For an average person like me, then, a building in Hyde Park can have historic significance because (a) experts agree it's important architecturally, or (b) something important happened there, or (c) both. With regard to (a) BWChicago argued that the theater is probably nicer than any new structure that will be built there, which time will tell. With regard to (b), there was that Joffrey Ballet and Second City information he provided.
I did some cyber research on Harper Theater, and this is what I could find about its significance:
1) It was built as a vaudeville theater in 1913. (Vaudeville is cool.)
2) In 1995 the City of Chicago finished a 12-year inventory of all structures built before 1940 (the Chicago Historic Resources Survey). Even my house was evaluated (it's "too altered for architectural or historical significance," humph). Harper Theater is one of 9,600 properties listed as "orange" in their ranking system, meaning "possesses potentially significant architectural or historical features."
3) Landmarks Illinois -- which is a private (not state-run) preservation organization -- listed the theater on its 2008-2009 watch-list of endangered properties, after the University's deal with a developer fell through.
4) Bruce Sagan (publisher of the Hyde Park Herald) and his wife, Judith, bought the theater in 1964 to host the annual "Harper Theater Dance Festival." In November of 1965, the Joffrey Ballet -- which a year before had been forced to disband (for contractual reasons) -- staged a one-week comeback at Harper Theater with new dancers and new choreography, putting the corps back on the national radar. The Alvin Ailey American Dance Theater also participated in the Festival at some point.
From the Newberry Library's Inventory of Judith and Bruce Sagan Papers, 1965-1986:
Founders of the Harper Theater Dance Festival, Bruce and Judith Sagan met while students at the University of Chicago. Bruce Sagan, a publisher of local newspapers, bought the Harper Theater business block in Hyde Park and in 1964 he and Judith renovated the theater in order to present a cross-section of top dance companies, some of them new to Chicago audiences. The festivals provided a full week of performance opportunities at a time when most touring companies were subjected to one-and two-night stands while on the road. Although including both ethnic and classic dance at the beginning, the festivals soon specialized as a showcase for the best contemporary and experimental dance companies in the country, such as Merce Cunningham, Alwin Nikolais and Paul Taylor.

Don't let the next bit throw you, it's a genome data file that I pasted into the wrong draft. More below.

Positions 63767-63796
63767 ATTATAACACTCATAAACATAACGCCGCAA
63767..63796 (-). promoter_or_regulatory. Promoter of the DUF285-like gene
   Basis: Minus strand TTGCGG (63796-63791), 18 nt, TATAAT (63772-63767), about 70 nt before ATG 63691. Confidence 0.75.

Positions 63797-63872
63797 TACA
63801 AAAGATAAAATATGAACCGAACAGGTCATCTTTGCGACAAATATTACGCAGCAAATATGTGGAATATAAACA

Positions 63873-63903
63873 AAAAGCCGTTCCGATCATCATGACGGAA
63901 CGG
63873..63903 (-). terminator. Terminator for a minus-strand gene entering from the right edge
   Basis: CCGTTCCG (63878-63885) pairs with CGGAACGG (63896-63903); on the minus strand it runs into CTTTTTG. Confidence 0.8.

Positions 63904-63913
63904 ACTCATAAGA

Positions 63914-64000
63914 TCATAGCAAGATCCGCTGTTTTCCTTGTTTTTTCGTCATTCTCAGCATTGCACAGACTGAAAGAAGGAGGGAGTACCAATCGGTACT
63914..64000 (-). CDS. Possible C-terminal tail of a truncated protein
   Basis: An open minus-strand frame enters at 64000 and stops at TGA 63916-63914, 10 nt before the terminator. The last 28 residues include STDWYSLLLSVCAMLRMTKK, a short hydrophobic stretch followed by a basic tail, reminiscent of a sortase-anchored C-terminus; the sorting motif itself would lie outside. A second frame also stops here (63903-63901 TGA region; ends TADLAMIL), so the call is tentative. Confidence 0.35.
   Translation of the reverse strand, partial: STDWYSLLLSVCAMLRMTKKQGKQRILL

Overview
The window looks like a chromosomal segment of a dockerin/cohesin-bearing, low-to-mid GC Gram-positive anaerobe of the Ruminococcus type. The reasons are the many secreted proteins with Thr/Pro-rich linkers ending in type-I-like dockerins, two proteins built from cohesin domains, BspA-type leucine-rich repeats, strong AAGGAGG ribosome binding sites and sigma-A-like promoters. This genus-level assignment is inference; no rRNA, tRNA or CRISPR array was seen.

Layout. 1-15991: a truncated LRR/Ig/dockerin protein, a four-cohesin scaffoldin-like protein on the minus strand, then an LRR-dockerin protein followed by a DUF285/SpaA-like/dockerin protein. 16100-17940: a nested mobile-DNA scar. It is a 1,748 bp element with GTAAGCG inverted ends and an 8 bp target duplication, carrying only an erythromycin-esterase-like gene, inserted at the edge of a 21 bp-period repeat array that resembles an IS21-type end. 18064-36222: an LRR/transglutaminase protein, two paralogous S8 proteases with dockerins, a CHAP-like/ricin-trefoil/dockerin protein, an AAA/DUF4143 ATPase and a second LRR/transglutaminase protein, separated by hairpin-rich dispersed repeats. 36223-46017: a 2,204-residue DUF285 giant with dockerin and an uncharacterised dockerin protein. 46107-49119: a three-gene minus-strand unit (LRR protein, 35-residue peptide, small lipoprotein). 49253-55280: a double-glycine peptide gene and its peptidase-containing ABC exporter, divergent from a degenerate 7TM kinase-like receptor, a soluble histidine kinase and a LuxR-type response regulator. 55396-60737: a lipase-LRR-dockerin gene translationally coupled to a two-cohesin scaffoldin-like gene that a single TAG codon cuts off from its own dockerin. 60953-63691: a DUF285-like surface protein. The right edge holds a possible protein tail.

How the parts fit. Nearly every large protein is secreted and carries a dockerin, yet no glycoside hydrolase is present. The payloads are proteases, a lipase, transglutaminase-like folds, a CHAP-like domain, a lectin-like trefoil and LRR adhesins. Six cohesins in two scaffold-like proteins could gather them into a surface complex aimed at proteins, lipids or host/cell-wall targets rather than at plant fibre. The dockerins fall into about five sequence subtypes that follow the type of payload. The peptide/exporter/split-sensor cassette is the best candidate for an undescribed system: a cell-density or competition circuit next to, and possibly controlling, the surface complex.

By the third season, Bruce Sagan gave up his active involvement in the dance festivals and Judith Sagan became sole producer. In 1971 the festival, now the Harper Dance Foundation, moved to downtown Chicago to the Civic Theater and then to the University of Chicago's Mandel Hall between 1971 and 1975. After 1975, the foundation became dormant, but was reactivated in 1979 to bring the Paul Taylor Dancers back to the Civic Theater.
5) BWChicago also stresses the fact that Second City played at Harper Theater, but the only reference I could find was relatively insignificant, in an obituary about Byrne Pivens:
In fact, the two true ancestor groups of Second City -- Playwrights Theater Club and subsequently The Compass Players -- played in bars on 55th Street (University Tap and Compass Tavern) that both fell to urban renewal. The Bee Hive, a highly influential jazz club, was also razed (among other music venues).
Married in 1954, the Pivens left Chicago in 1955 to work and study in New York, but they returned here in 1967 to appear in the short-lived Second City Repertory Company at the old Harper Theater in Hyde Park.
So while we debate the significance of Hyde Park Movie Theater, I say that we also dig up the foundations of those bars and clubs on 55th, and -- like Santa Maria Sopra Minerva in Rome -- we build new taverns and a nightlife right on top of them. What better way to honor the past?
Wednesday, December 10, 2008
posted by chicago pop
If anyone wonders why the same names keep popping up again and again on this blog, there's a simple reason: the same few names keep out-gassing in the Herald like crabby spouses, or mucking around elsewhere leaving monkey wrenches conspicuously dangling about.